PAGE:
If there is one thing I have learned from having a husband in the National Guard and a son in the Marine Corps, it is that not all branches of the service are alike. In fact, there is a bit of rivalry among them – and even a degree of snobbery on the part of some branches toward the others. For example, when my son was at Fort McCoy (an Army base) for training, he wrote to me about how "lazy" the Army guys were. The Marines rose a full hour earlier than the Army, so they were often returning from their early morning exercises (PT) by the time the soldiers were getting started. The Marines would run by chanting a cadence to the effect of, "Hey there, Army, can't you see, stretching in the parking lot is not PT!" (In defense of the Army, I would not call rising at 5:00 instead of 4:00 "lazy"; but you get the idea!)
When people join the military, they have some choices to make. Not only do they have to choose between Army, Navy, Air Force, and Marines; but they also have to choose between part time and full time – the corps or the reserves. This choice is often made based on how committed the person enlisting is to the military way of life. In other words, how much do they want to suffer and sacrifice? My son chose the Marine Corps for a specific reason: he wanted something more demanding than the Army but not quite as arduous as the Navy Seals. He wanted to be challenged and stretched and strengthened in body, mind, and spirit; but he did not want to become a fighting machine. My husband chose the Army National Guard because he wanted the training, the self-discipline, and the "job security" that it offered. But the military has never been his primary career.
The teachings of the New Testament make it clear that Christians are all soldiers by virtue of the fact that we have an enemy to withstand and a Commanding Officer to obey. We do not have a choice about this. Like it or not, it's who we are. However, we do have one tremendously important choice to make. We must choose our own level of personal commitment. We have to ask ourselves how far we are going to take this "Christian life" thing and what we are going to do with it.
We certainly have the option to be "Weekend Warriors." We can put on our "uniforms" and go to church on Sundays, put in our time, and then go back to our "civilian lives" Monday through Saturday. This isn't a bad choice. It even has its perks and benefits. We can hear good music, make nice friends, hang around with people who share our beliefs, and get the satisfaction of knowing we are doing the right thing by bringing our kids to Sunday school.
I can't speak for you; but I have to ask myself, Is this enough for me? Do I want to be a faithful minimalist? Or is there something in me that is stirred by the idea of a bigger commitment, a greater sacrifice, a higher cost? When I face my Commander, will He not just be satisfied but pleased? To put it another way, would I be more proud to display a uniform that is perfectly creased and pressed or one that is so muddy and bloody that it'll never come clean again?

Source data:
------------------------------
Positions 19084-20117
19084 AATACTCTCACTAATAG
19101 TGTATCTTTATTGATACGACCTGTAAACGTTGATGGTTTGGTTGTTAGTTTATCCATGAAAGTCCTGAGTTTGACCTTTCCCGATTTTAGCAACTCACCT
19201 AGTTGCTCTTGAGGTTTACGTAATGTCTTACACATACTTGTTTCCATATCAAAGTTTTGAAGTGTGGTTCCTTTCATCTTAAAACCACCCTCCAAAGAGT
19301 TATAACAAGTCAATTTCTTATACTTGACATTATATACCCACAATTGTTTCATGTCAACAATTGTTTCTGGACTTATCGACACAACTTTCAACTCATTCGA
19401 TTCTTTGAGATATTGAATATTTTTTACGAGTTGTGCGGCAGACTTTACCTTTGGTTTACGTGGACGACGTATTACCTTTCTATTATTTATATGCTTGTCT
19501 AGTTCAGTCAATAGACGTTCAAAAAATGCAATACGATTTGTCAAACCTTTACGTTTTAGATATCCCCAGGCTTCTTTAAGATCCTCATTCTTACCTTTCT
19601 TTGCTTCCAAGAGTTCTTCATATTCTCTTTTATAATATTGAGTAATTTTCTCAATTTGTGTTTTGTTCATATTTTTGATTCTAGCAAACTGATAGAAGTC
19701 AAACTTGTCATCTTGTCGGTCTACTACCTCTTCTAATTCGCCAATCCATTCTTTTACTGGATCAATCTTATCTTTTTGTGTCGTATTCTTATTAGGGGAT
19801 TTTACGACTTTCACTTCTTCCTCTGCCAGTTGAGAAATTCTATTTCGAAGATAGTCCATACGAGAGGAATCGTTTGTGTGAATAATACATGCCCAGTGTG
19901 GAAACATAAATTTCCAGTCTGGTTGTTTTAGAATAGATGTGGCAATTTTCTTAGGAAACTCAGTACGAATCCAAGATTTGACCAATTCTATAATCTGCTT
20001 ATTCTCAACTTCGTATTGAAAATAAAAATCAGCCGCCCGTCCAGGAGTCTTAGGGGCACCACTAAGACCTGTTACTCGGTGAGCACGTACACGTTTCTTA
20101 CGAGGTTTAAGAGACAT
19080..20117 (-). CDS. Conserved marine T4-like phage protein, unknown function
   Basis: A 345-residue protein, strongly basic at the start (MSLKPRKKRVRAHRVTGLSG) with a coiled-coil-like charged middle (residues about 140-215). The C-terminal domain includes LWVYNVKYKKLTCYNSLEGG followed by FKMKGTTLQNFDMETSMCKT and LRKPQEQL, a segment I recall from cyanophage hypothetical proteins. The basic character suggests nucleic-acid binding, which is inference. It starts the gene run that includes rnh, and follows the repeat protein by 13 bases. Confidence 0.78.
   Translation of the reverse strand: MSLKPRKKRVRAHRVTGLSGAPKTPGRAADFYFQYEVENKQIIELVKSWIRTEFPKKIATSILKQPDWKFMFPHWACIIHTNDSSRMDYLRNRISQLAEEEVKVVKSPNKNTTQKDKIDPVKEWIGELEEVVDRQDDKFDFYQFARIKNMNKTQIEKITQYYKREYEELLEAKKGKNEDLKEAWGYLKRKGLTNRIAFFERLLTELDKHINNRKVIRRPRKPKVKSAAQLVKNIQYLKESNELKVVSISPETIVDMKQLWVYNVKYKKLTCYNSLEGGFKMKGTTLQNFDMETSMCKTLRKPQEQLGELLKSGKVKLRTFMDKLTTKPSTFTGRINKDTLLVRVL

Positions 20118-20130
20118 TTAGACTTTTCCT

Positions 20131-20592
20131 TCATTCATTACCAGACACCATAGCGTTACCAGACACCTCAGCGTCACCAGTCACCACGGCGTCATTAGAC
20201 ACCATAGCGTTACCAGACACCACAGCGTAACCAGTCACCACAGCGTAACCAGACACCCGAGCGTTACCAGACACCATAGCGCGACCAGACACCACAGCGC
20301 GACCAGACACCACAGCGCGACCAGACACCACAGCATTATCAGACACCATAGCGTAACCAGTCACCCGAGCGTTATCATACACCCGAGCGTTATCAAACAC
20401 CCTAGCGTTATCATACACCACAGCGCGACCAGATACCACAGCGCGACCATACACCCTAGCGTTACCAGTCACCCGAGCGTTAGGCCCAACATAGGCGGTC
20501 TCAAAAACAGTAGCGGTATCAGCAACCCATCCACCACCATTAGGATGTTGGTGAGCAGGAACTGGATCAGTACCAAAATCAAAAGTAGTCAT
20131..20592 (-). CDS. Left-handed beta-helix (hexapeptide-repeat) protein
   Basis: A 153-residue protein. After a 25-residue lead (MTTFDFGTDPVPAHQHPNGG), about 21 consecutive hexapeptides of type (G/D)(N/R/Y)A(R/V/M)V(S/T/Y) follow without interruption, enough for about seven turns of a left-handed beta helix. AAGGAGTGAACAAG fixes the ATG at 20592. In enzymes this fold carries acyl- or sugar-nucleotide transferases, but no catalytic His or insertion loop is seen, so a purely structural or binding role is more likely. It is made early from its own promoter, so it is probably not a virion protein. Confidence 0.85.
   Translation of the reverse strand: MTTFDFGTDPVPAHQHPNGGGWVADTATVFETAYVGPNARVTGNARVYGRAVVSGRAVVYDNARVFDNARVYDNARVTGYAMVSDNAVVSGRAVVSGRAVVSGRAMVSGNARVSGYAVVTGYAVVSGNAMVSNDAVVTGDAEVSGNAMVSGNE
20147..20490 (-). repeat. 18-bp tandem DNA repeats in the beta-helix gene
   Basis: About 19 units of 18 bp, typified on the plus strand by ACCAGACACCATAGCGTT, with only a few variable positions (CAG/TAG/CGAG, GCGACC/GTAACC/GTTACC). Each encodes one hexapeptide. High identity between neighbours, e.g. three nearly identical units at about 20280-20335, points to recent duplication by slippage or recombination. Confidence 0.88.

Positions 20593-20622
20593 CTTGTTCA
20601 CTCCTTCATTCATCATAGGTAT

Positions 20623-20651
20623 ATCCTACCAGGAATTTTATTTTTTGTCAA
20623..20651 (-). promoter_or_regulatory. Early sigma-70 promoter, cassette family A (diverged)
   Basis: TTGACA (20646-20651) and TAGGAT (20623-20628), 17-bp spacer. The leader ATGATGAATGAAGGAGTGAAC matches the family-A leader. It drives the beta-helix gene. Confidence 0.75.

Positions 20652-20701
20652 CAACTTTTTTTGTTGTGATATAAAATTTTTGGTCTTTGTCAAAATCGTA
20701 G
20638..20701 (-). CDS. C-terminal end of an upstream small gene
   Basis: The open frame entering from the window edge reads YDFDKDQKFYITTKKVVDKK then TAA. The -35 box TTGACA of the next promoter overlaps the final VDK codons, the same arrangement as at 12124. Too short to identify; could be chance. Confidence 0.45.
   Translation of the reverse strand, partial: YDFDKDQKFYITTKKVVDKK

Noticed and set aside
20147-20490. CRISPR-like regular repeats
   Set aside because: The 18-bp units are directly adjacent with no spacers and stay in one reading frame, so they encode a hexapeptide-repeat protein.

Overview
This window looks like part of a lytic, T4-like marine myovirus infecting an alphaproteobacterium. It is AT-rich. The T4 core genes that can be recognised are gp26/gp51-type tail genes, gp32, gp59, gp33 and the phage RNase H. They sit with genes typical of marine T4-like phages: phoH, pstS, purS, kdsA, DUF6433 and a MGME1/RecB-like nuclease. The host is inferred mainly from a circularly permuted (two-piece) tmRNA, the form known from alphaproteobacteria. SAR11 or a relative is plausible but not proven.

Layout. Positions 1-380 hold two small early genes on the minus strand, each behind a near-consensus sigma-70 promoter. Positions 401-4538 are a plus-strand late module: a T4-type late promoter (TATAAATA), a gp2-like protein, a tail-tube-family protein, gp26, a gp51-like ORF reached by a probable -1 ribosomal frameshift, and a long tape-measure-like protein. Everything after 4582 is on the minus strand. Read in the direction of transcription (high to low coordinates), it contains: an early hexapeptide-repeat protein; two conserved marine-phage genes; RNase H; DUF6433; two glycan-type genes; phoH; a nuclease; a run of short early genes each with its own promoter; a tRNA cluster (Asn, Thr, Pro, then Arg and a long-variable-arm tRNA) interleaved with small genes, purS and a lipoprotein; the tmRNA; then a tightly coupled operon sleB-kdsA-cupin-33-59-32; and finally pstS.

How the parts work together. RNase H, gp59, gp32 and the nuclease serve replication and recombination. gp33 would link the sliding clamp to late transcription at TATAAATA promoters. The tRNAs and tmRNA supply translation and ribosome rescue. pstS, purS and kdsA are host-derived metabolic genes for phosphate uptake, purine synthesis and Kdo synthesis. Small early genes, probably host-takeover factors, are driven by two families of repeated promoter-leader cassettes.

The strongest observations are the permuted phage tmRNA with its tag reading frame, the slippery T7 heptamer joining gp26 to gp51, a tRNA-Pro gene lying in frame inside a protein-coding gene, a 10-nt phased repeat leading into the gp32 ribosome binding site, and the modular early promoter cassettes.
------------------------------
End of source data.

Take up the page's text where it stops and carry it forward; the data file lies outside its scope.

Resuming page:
When I was about fourteen, I read the biographies of D.L. Moody, Martin Luther, and Amy Carmichael. I was deeply affected by their life stories. As a young man, D.L. Moody was challenged by these words: "The world has yet to see what God can do in and through a person whose heart is wholly and fully committed to Him." Moody wanted to be that person, and that passion drove him to higher levels of commitment and service than most. Martin Luther was a man whose conscience was keenly attuned to the Voice of God. He risked his life to expose the lies that threatened the gospel and to put the Bible into the hands of the German people in their own language. If Luther was among the "special forces" in Christ's army, Amy Carmichael was a Navy Seal. She rescued literally hundreds of young girls in India from wretched lives as temple prostitutes. She lived in harsh, difficult conditions for decades refusing the usual furloughs that most missionaries take. She poured out her life in the extreme.
Amy Carmichael wrote a poem entitled, "No Scar?" which captures her perspective of the Christian life. Its closing stanza sums up the Christian's choice. When I read these words, I can't help but ask myself, What kind of soldier am I? What kind of soldier do I want to be?
No wound? No scar?
Yet, as the Master shall the servant be,
And piercèd are the feet that follow Me.
But thine are whole; can he have followed far
Who hast no wound or scar?